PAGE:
Dovetailing corbrusier’s post below about our culture of self-esteem, I can’t help but chime in on the embarrassment I feel when I hear what popular preachers are saying. The culture of self-esteem has so engrained our language that many in the church have adopted it as the gospel itself, disguising the power of faith in the “power of positive thinking.” It embarrasses me because these preachers do not see the way they are spreading a false gospel, and furthering the myth that we can achieve salvation or joy on our own. In short, they spread completely secular ideas couched in enough “religious” language to “legitimize” it. It’s sickening.
Being a Protestant, I can’t help but sympathize when Catholics lump all Protestants into the camp of the televangelists like Joel Osteen, Bishop TD Jakes or Harvest Church’s Rod Parsley. Many Catholics I know just assume that if you’re not Catholic, you attend a mega-church, consider the sacraments optional, and preach a self-esteem mantra instead of Paul’s message of “Christ crucified.” Paul wasn’t well-received by the Corinthians when he spoke this particular gospel, and undoubtedly if the preachers of today spoke as much about what we could do for Jesus instead of what he can do for us, they would be just as poorly received.
And I’m not saying Catholics get it right all the time either (who am I to say who gets it right?). Catholics invented the polka mass after all. But the Roman Church has a better, and more unified understanding of the role of the church in the world. Do we hear Pope Benedict XVI speak of self-esteem? No, he’s too busy speaking about the role of the church in destroying the “dictatorship of relativism.” Do we hear the Roman Church preach on relationships and self-image problems? I haven’t, but I generally hear them preach on the appointed texts.
What’s really interesting to me is not just that so many pastors have adopted the self-esteem gospel, but how much pastors and secular self-esteem icons are starting to resemble one another. The pictures above make it clear that Oprah and Joel Osteen’s messages are essentially the same. But pastors are not only becoming self-esteem boosters, Oprah is apparently heading up a religion these days. Consider these quotes from a recent USA Today article on the religion of Oprah:
"Oprah Winfrey has risen to a new level of guru. She's no longer just a successful talk-show host worth $1.4 billion. Over the past year, Winfrey, 52, has emerged as a spiritual leader for the new millennium, a moral voice of authority for the nation."
“Love her or loathe her…Winfrey reaches more people in a TV day than most preachers can hope to reach in a lifetime of sermons.”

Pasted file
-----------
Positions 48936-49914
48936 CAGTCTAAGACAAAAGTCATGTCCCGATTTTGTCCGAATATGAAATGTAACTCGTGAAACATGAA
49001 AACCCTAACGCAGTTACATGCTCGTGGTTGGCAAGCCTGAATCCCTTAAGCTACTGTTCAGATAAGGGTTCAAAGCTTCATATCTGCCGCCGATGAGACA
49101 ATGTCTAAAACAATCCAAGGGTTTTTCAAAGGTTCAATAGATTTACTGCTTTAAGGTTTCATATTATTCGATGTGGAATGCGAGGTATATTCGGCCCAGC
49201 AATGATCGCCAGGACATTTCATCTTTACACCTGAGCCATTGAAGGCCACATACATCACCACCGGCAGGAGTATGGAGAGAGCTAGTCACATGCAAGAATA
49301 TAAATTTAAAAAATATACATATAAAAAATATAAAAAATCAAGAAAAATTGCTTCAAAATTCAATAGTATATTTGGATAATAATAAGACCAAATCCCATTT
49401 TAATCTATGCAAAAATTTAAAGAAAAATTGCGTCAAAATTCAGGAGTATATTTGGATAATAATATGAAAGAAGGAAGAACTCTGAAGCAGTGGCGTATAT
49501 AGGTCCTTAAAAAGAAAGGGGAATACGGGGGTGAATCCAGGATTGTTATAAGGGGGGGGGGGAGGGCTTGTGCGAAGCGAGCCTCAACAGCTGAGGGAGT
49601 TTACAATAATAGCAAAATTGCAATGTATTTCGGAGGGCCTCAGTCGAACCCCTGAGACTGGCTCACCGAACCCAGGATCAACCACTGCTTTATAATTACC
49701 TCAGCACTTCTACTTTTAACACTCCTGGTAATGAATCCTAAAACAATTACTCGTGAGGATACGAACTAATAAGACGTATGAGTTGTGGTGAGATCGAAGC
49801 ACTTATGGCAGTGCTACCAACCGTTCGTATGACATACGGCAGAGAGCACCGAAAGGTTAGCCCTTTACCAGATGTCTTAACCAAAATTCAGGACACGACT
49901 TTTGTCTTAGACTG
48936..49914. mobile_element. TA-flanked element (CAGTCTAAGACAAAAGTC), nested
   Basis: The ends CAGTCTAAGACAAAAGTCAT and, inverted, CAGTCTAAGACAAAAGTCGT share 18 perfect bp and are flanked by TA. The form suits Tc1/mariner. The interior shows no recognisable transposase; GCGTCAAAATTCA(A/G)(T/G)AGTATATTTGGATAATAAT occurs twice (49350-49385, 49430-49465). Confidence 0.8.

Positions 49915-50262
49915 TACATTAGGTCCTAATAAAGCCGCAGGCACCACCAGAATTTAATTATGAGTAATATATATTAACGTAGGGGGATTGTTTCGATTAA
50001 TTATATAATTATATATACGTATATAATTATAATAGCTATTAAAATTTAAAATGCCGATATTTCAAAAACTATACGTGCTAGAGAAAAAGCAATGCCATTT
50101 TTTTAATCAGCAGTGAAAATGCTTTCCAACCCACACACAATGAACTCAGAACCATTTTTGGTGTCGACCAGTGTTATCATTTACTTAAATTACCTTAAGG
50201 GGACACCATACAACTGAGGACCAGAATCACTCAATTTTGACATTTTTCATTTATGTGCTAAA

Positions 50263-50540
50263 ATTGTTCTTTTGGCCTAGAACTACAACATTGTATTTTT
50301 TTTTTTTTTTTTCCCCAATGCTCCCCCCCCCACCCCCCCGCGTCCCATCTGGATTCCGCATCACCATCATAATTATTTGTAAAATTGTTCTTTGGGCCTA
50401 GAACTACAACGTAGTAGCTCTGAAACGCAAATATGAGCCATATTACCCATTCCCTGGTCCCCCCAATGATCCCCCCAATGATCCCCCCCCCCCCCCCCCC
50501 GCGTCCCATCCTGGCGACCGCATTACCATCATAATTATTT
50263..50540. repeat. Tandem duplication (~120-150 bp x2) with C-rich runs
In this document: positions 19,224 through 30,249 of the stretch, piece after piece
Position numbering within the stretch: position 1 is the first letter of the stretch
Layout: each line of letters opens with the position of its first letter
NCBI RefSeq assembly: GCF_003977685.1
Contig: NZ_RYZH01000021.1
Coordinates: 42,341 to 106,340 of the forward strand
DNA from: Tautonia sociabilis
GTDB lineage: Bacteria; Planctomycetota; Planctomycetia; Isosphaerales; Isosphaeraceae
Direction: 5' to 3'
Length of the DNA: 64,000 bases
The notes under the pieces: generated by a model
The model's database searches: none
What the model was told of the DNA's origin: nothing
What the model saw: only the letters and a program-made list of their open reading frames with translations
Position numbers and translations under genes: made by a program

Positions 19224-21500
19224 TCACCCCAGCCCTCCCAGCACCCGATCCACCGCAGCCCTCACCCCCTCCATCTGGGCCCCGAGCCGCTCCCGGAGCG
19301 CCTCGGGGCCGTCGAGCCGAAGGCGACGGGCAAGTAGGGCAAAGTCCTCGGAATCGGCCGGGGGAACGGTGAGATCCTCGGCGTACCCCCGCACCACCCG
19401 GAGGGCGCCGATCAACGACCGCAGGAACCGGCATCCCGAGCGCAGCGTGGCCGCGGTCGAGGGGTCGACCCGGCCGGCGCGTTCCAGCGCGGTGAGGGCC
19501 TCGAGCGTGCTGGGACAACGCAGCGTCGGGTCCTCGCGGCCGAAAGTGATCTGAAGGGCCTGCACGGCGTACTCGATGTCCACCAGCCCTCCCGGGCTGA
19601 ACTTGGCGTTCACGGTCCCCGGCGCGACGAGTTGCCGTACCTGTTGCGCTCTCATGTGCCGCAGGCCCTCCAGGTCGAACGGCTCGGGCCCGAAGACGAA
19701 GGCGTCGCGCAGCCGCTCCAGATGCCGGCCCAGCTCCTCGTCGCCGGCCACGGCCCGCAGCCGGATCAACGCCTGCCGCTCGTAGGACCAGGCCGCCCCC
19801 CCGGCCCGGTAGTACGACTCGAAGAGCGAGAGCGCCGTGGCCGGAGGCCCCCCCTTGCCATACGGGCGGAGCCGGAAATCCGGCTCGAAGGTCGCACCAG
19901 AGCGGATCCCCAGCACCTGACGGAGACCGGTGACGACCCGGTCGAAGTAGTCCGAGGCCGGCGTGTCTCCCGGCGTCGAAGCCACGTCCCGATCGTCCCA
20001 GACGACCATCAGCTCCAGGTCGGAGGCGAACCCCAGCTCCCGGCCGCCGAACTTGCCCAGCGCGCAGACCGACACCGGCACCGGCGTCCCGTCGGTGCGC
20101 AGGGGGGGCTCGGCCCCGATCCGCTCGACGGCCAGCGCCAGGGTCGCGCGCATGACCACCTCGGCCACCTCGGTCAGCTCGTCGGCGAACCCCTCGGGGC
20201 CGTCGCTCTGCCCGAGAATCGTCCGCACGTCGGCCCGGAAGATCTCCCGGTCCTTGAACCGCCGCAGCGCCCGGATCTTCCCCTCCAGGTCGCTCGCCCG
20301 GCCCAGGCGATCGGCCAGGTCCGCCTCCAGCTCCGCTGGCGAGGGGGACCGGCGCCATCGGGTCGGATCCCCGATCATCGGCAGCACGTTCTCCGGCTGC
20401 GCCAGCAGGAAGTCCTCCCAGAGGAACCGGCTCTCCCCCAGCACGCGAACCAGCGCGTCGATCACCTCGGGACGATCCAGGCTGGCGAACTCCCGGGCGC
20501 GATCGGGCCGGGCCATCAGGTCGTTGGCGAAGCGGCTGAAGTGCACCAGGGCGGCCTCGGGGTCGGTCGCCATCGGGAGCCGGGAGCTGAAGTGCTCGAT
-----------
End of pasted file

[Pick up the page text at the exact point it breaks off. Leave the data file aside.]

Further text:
“In a November poll conducted at Beliefnet.com, a site that looks at how religions and spirituality intersect with popular culture, 33% of 6,600 respondents said Winfrey has had "a more profound impact" on their spiritual lives than their clergypersons.”
What we get from this confusion of roles in culture is a tragic dilution of the truth, a distortion of the gospel, and a weakening of the Word of God that, by the way, holds far more power than helping us feel good about ourselves. I have already written that I think self-help leads to self-hate because it leads us down a narcissistic road that is ultimately futile. But the USA Today article along with corbrusier’s piece gets to the core of the limitations of the self-help movement: it has turned us into 30-year-old children who look for God, the government, or society -at-large to be our sugar daddy.
A final irritation: Osteen (and his cronies) and Oprah have the luxury of preaching their gospel of self-esteem without doing any work in the trenches. They can seem to hold all the answers for self-fulfillment, but when their answers reach their inevitable dead end, who is there to clean up their mess? If those who are broken because of their futility (a condition we all must admit eventually) even know where to turn, an entirely different theology will have to be presented, one based on the real human condition of sin, and one that does not make easy promises. I wonder if after years of the self-esteem gospel, they will want to hear it?
Looking back on Billy Graham’s sermons, we should be careful to never lump today’s self-help pastors with him. He preached very biblical sermons, made explicit reference to Jesus Christ, distinguished law and gospel, and was never afraid to speak of our brokenness and weakness as a fallen humanity. He had a different luxury from today’s self-esteem preachers: he did not have to maintain a congregation, and the bulk of his sermons are aimed at getting non-believers to believe, not to maintain a life of faith. But Osteen, and even Oprah, are not the descendents of famous preachers like Billy Graham. They are thieves in the night, wolves in sheep’s clothing, inventors of an entirely new, and utterly false gospel.